[Gene] has a project that writes a lot of settings to a PIC microcontroller’s Flash memory. Flash has limited read/erase cycles, and although the obvious problem can be mitigated with error correction codes, it’s a good idea to figure out how Flash fails before picking a certain ECC. This now became a problem of banging on PICs until they puked, and mapping out the failure pattern of the Flash memory in these chips.
The chip on the chopping block for this experiment was a PIC32MX150, with 128K of NOR Flash and 3K of extra Flash for a bootloader. There’s hardware support for erasing all the Flash, erasing one page, programming one row, and programming one word. Because [Gene] expected one bit to work after it had failed and vice versa, the testing protocol used RAM buffers to compare the last state and new state for each bit tested in the Flash. 2K of RAM was tested at a time, with a total of 16K of Flash testable. The code basically cycles through a loop that erases all the pages (should set all bits to ‘1’), read the pages to check if all bits were ‘1’, writes ‘0’ to all pages, and reads pages to check if all bits were ‘0’. The output of the test was a 4.6 GB text file that looked something like this:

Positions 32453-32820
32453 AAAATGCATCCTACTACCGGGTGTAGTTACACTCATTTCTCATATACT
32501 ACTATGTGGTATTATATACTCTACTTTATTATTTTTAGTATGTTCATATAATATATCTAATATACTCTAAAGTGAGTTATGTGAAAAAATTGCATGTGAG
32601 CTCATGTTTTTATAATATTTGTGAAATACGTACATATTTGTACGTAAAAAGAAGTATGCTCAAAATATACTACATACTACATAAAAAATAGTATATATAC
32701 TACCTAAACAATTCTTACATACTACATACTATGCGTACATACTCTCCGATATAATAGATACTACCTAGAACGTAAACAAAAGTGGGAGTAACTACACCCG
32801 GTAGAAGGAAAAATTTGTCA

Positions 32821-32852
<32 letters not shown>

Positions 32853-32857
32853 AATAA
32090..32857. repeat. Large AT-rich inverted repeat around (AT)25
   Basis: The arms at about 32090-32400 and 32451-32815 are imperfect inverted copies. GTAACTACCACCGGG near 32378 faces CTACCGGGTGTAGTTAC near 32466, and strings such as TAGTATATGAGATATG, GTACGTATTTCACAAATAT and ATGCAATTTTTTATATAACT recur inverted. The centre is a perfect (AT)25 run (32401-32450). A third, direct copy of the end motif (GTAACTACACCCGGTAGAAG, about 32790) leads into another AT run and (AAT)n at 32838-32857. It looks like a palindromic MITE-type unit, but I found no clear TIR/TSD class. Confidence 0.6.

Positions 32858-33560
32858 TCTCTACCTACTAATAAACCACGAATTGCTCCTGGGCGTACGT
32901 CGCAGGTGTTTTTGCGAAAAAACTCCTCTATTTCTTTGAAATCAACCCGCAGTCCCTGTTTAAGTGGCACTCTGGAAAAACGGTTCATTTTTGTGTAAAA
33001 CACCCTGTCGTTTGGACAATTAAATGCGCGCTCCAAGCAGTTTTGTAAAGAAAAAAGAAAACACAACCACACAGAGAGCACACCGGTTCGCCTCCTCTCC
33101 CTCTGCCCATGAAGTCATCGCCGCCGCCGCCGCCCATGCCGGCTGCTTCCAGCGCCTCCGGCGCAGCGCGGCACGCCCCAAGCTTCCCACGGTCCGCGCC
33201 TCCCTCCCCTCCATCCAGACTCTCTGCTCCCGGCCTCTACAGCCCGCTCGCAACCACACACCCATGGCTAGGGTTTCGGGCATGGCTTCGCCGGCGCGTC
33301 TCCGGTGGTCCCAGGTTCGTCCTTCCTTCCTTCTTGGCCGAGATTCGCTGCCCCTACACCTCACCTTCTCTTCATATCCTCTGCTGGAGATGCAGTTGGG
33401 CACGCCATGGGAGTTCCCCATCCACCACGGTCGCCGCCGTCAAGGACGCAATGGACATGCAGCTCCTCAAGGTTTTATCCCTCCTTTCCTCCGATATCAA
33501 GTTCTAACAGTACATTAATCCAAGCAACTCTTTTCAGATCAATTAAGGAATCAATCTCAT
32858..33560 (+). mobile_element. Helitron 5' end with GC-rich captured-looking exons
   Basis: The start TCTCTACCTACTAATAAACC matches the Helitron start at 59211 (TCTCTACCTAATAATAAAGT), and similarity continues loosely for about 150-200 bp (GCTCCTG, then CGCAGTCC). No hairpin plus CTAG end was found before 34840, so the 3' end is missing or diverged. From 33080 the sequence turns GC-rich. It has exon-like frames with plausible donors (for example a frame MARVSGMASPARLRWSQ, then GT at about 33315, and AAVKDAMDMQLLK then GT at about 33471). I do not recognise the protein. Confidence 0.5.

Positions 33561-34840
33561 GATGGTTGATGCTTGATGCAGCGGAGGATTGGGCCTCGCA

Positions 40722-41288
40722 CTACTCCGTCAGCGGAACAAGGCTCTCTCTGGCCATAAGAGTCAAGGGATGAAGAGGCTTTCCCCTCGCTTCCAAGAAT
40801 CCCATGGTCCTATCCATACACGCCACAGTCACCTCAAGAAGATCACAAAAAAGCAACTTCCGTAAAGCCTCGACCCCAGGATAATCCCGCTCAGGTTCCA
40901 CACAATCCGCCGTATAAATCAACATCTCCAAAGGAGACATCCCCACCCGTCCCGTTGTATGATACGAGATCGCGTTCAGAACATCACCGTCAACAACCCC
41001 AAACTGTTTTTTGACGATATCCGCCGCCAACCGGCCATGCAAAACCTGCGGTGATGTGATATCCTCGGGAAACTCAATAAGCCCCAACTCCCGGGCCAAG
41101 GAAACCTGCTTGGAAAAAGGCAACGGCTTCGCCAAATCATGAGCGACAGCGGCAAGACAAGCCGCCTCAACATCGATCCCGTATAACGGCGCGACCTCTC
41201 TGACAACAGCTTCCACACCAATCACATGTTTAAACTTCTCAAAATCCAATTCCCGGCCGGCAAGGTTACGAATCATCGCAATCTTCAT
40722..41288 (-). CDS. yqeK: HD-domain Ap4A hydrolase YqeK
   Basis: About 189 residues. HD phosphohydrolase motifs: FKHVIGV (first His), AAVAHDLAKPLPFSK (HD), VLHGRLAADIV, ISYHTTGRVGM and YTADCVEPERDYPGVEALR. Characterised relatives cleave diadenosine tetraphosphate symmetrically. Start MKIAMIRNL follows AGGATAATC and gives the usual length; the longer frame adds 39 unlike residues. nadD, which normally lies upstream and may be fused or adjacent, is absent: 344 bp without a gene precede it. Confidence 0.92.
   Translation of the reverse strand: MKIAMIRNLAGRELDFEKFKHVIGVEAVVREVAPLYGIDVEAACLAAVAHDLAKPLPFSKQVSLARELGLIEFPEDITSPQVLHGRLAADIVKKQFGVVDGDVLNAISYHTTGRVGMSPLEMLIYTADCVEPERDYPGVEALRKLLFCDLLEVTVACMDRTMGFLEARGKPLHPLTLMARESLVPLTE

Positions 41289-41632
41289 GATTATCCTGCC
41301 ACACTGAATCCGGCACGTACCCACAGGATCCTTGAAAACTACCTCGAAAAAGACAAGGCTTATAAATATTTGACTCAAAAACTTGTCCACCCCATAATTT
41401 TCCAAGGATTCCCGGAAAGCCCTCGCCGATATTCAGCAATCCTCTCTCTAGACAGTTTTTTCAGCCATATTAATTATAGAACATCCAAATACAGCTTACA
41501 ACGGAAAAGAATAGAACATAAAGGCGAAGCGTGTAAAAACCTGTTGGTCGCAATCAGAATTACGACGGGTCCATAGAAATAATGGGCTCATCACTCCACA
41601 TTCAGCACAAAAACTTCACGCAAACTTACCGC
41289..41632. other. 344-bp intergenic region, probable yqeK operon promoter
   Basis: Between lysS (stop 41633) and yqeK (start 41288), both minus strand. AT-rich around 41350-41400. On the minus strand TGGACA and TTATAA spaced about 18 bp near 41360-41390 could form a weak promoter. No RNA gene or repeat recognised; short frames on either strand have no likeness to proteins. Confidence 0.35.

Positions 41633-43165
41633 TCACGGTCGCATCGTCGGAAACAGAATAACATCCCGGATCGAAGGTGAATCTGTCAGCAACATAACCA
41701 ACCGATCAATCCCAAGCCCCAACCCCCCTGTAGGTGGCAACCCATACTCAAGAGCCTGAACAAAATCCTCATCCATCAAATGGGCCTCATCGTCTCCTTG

Continue reading “Flash Memory Endurance Testing”